I use Bitly for my links on this blog, and I know most major organizations do as well — I can tell you from personal experience that PBS and ESPN do, for example. Their business model is interesting, though: they shorten about 500 million links per month and those are ultimately responsible for 8 billion clicks somewhere in the digital ether (that’s like 1 click per person on the planet), but … how do you monetize that? There’s a cool story in Fast Company about this right now, which semi-leads with this gem:
When Mark Josephson joined Bitly as CEO last September, the six-year-old startup still hadn’t really decided. “There was a consumer product team. There was an enterprise product team. There was a science team. No marketing team. And three salespeople who had no go-to-market strategy,” he says.
Bitly had some cool products they were considering rolling out — there was one thing that could look at the links you shorten and share and predict for you other links that you’d likely click on had you seen them on social media. (That’s cool, especially with the current social algorithms, because people miss a lot of interesting content.) Then there’s Bitly For Feelings, which allows users to give more context to whatever link they’re sharing.
Again, though, similar problem: those are neat little things to have (“nice to have”), but can you make money (“need to have”) from them?
Instead, Bitly and Josephson decided to chase the marketers on this one — they created a platform called “Bitly Audience,” and here’s essentially what it does:
When someone clicks on a Bitly link for the first time, the site plants a cookie on his her profile that keeps track of all the Bitly links he or she clicks on after that. So Bitly knows not only when someone visits a marketer’s site from a link, but also whether that someone has clicked on links from that marketer before. It can also paint a pretty good picture of who the clicker is based on what he or she has clicked on in the past. So with the new product, if Dunkin’ Donuts only wants to target New England mothers, Bitly can tell them which of the people clicking on their links likely fits that profile. Then Dunkin’ Donuts can buy ads to retarget them on other websites.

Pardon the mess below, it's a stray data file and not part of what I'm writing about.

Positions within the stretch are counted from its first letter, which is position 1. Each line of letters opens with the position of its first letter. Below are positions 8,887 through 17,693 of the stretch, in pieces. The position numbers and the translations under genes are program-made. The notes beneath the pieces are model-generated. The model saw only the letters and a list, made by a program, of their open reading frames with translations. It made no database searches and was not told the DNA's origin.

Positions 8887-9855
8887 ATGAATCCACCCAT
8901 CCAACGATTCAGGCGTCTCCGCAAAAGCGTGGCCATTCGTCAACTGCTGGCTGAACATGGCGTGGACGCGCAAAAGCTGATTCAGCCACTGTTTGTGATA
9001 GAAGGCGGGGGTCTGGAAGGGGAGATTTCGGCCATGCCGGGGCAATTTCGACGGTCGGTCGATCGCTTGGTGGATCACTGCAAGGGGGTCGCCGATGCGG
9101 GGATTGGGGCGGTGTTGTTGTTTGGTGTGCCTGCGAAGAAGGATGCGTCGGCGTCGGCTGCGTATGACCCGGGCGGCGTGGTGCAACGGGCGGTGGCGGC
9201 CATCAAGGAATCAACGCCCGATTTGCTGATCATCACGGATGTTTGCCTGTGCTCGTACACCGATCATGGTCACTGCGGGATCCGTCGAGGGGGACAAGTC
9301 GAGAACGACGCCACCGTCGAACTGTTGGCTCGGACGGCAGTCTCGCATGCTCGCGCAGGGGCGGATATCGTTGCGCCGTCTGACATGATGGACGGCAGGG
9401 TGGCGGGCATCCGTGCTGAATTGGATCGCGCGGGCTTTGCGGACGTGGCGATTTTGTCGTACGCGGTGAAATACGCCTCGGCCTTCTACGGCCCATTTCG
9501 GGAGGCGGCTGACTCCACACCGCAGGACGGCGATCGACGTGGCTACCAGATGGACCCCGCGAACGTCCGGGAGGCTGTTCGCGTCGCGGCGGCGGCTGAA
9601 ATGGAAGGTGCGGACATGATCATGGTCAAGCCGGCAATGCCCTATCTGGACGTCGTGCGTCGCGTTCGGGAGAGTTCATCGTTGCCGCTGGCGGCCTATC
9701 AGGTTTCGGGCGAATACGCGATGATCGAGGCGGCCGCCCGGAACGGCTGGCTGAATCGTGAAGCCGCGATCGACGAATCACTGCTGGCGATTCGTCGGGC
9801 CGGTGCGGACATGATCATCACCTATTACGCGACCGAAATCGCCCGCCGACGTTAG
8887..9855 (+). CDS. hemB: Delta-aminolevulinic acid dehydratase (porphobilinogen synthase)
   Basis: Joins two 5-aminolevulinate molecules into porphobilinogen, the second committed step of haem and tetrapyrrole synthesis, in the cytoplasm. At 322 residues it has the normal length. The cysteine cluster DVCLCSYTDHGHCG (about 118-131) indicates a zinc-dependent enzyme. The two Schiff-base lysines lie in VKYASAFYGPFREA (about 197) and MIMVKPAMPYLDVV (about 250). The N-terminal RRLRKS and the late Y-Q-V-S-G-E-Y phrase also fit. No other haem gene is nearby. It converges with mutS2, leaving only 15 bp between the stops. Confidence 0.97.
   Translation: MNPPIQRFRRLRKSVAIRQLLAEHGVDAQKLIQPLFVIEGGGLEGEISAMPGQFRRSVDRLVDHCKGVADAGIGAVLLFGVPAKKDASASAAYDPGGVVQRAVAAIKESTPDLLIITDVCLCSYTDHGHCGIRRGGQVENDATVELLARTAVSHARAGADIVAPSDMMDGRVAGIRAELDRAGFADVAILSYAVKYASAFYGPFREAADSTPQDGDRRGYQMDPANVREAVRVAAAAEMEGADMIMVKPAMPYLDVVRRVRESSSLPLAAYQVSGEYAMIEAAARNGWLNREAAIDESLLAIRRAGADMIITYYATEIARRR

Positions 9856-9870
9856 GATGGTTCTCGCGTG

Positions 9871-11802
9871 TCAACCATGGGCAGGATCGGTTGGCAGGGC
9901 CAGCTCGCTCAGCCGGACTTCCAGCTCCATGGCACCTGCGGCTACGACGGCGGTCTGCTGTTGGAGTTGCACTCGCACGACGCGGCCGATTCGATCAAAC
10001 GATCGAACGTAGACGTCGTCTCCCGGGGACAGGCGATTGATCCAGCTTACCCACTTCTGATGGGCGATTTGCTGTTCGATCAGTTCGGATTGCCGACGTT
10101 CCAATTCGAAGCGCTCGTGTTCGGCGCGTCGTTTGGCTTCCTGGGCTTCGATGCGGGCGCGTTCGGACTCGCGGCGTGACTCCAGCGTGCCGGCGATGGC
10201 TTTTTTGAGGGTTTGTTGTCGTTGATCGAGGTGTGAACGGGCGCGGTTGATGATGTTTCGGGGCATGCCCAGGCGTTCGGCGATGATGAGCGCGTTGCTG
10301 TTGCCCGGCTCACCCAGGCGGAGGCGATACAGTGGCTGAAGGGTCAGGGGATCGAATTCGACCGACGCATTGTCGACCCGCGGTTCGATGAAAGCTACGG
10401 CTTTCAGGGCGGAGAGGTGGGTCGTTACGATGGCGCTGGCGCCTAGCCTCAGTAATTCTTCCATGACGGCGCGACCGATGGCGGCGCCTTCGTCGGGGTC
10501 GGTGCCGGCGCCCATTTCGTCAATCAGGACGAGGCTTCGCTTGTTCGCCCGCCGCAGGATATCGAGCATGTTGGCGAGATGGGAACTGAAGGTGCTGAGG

Bitly Audience will also allow marketers to integrate Bitly data with a CRM software like Salesforce so that if they want to, say, only send a discount coupon to people who have clicked on two links in addition to signing up for the newsletter or receiving a call from a representative, they can.
Ah, Big Data. Ye truly are the future.
Probably a smart move by Bitly — after all, marketers are desperate to know what exactly people are doing with their links/content, and what else they might value. If Bitly has 500 million examples along those lines, that’s what they should be monetizing, right?
Down the road, the system should be able to “re-target” link clickers by integrating Bitly data with ad marketplaces. Overall, this seems like it will be a useful tool for the marketing side — assuming people know how to use the data they get back.